David Nixon has created a magical masterpiece with Northern Ballet’s production of The Little Mermaid, presented at the Edinburgh Festival Theatre on Thursday evening. Hans Christian Anderson’s fairytale is a familiar one, yet Northern Ballet interprets the story with such imagination and character that the old tale feels new and exciting.

Abigail Prudames (Marilla) and artists of Northern Ballet in Nixon's <i>The Little Mermaid</i> © Emma Kauldhar
Abigail Prudames (Marilla) and artists of Northern Ballet in Nixon's The Little Mermaid
© Emma Kauldhar

Every element of the production comes together perfectly to evoke the mermaid’s marine world and the contrasting dry land she visits. The scenery is deceptively simple, just two concave metal curves that flip round to form bumpy white towers, but this solitary set piece is used masterfully to create underwater backdrops, a ship’s bow, seaside caves and palace walls.

For the underwater scenes the lighting is a washed out blue, the dancers wear glittering aqua costumes and, periodically, a giant jellyfish is carried slowly across the back of the stage. Sally Beamish’s beautiful Celtic-inspired music seems to have no pulse; the soft horns, lower woodwind and harp create a watery five-tone soundscape calling to mind the impressionism of Debussy.

Nixon’s flowing choreography shows an intricate understanding of a body’s movement underwater. The dancers’ motions are slow and easy but there is always a resistance being pushed against, effectively conveying the medium of water. Three mermaids are carried aloft by the ensemble playing the currents, and their swimming, swooping and diving is a fantastic way of using the vertical dimension that can so easily be travelled underwater. Later, when the Prince (Joseph Taylor) is drowning and the Little Mermaid (Abigail Prudames) saves him, the spectacular lifts are used narratively to show her above him, dragging him towards the surface.

Abigail Prudames (Marilla) in Nixon's <i>The Little Mermaid</i> © Emma Kauldhar
Abigail Prudames (Marilla) in Nixon's The Little Mermaid
© Emma Kauldhar

The only splash of bright colour comes from the vibrant pink seahorse, the Little Mermaid’s best friend. Dancer Kevin Poeung’s earnest expressions as he bounces and wiggles alongside the graceful Prudames are very endearing, as are his wide-eyed concern, and knocked knees as he pleads with the Little Mermaid to refuse the fateful bargain to exchange her voice for painful legs. He is even arguably the most tragic character in the ballet; the lingering image at the close of both acts is of him missing his friend.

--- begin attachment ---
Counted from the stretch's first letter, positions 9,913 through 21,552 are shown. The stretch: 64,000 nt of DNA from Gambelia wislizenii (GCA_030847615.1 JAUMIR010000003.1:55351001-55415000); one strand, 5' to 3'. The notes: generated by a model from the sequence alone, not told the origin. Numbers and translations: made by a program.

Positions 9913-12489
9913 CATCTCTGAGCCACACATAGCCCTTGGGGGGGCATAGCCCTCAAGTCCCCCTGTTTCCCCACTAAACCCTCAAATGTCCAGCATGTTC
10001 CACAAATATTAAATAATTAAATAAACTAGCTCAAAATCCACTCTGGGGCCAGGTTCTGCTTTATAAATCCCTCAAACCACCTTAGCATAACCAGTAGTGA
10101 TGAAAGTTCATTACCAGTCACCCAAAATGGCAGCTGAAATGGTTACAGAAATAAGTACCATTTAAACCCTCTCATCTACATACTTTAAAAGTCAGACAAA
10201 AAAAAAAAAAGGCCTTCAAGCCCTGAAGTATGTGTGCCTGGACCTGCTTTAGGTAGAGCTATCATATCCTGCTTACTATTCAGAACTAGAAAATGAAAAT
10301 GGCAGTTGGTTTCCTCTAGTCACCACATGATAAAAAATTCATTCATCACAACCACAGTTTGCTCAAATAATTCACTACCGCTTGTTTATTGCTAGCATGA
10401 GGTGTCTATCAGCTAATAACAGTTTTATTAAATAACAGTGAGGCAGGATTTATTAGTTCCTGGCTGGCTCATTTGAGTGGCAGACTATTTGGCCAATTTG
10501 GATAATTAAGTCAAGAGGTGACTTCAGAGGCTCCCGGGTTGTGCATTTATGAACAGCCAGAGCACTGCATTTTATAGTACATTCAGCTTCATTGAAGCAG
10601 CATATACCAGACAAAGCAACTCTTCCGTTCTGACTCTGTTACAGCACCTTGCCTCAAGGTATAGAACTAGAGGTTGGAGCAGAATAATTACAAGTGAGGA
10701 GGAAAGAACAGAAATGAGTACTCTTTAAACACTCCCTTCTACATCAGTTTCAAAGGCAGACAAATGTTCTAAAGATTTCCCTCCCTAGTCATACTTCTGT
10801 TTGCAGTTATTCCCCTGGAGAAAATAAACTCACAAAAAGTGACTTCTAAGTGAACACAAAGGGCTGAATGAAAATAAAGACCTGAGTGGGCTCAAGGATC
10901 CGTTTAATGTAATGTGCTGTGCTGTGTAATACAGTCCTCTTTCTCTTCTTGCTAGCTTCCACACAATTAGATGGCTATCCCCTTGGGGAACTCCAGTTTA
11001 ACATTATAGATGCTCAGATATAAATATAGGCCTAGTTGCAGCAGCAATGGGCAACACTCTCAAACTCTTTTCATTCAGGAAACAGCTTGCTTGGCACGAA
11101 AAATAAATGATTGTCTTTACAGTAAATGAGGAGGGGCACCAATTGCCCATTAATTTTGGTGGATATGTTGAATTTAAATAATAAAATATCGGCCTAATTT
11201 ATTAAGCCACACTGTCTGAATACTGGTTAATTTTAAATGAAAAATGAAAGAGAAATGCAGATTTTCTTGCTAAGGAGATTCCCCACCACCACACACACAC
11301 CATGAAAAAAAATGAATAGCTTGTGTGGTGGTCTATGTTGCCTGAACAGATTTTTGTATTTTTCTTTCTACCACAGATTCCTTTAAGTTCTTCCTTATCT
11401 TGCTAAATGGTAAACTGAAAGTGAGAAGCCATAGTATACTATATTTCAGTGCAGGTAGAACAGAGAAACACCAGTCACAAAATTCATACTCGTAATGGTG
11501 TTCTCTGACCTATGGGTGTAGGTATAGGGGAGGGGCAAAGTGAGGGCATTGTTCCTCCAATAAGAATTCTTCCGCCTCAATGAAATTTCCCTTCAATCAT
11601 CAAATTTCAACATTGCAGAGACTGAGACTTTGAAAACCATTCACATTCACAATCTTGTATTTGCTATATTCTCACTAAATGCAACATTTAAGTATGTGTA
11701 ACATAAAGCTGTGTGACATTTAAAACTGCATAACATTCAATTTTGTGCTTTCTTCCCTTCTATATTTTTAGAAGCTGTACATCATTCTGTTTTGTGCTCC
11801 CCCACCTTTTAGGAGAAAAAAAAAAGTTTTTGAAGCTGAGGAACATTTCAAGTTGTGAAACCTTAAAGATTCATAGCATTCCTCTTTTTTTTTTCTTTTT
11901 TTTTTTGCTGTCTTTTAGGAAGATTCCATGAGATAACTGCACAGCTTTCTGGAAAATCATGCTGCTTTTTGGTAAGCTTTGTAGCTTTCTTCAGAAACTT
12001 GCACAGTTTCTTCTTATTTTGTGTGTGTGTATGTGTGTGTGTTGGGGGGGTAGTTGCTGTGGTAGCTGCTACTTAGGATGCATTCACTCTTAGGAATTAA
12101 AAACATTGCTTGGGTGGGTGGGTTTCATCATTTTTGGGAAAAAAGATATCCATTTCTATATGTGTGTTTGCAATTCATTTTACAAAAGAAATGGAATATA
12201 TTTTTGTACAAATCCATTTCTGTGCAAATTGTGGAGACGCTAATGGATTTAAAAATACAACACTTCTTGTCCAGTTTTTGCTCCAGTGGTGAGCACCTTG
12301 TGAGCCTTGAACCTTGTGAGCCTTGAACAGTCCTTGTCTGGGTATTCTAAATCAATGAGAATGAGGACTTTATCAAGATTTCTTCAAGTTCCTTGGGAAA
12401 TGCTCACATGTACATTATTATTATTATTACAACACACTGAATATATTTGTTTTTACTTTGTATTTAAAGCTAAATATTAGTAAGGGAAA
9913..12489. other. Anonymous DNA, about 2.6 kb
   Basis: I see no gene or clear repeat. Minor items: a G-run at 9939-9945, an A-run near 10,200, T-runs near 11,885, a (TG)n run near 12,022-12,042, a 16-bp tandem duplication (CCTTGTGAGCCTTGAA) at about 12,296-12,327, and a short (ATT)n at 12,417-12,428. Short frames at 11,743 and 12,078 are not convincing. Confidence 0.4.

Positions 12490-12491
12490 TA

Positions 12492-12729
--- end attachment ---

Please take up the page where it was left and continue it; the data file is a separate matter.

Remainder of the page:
The first transition from the underwater to the surface world is very effective. A white sheet floats downwards into view, evoking first sea foam and then, as the set piece is pushed into place and a mast is lowered, a ship’s sail. The pale blue lighting of the underwater scenes is traded for a summery yellow, although wavy blue patterns are filtered over the stage each time the Prince starts to remember his ordeal under the water and the beautiful singer who saved him. The clear reverberated wordless call used for the Little Mermaid’s voice is hauntingly beautiful.

The memory never lasts long as the Prince is distracted by his fiancée, a role sweetly danced by Dreda Blow. Beamish’s musical talent shines through with the gorgeous waltz that accompanies Blow and Taylor’s duets. The waltz relies on a steady beat and provides a thematic, as well as musical contrast to the long, pulseless motifs for the mermaid and her underwater world. The rest of the music that accompanies the surface dancers is also more regimented than the soft fluidity of the water world, but is written in a simple metre rather than the three-beat waltz used for the Prince and his fiancée.

There is a contrast throughout between the free, joyful dances between the Prince and fiancée, with playful little foot shuffles towards each other, and the indulging way he dances hide and seek with the Little Mermaid. Without her voice and with her odd mannerisms – leading with her head wherever she moves, as if still underwater, and invading others' personal space – the Prince views the Little Mermaid as a sweet child, never realising it was her who saved him. The audience, however, are shown in horrifying detail the searing pain she is feeling in her legs every second he is not around to distract her. Prudames’s legs contort jaggedly, twisted into various unnatural positions, her face scrunched in a silent scream. The bright white light and harsh chords that overwhelm the senses powerfully exemplify her agony. This is not just some naïve mute child, this is a woman enduring torturous pain in her pursuit of love.

A. Prudames (Marilla), A. Ramos Betancourt (Evelina) and M. Akuta (Erina) © Emma Kauldhar
A. Prudames (Marilla), A. Ramos Betancourt (Evelina) and M. Akuta (Erina)
© Emma Kauldhar

The dramatic storm at the climax of the ballet is invigorating, with the dancers leaping in lunges to depict waves crashing against the ship. The mermaid’s dilemma is heartbreaking to watch, even when we know her final choice. The soothing epilogue after the storm, under the mournful call telling us the mermaid’s voice returned to her, is a bittersweet ending to a very sweet production.

*****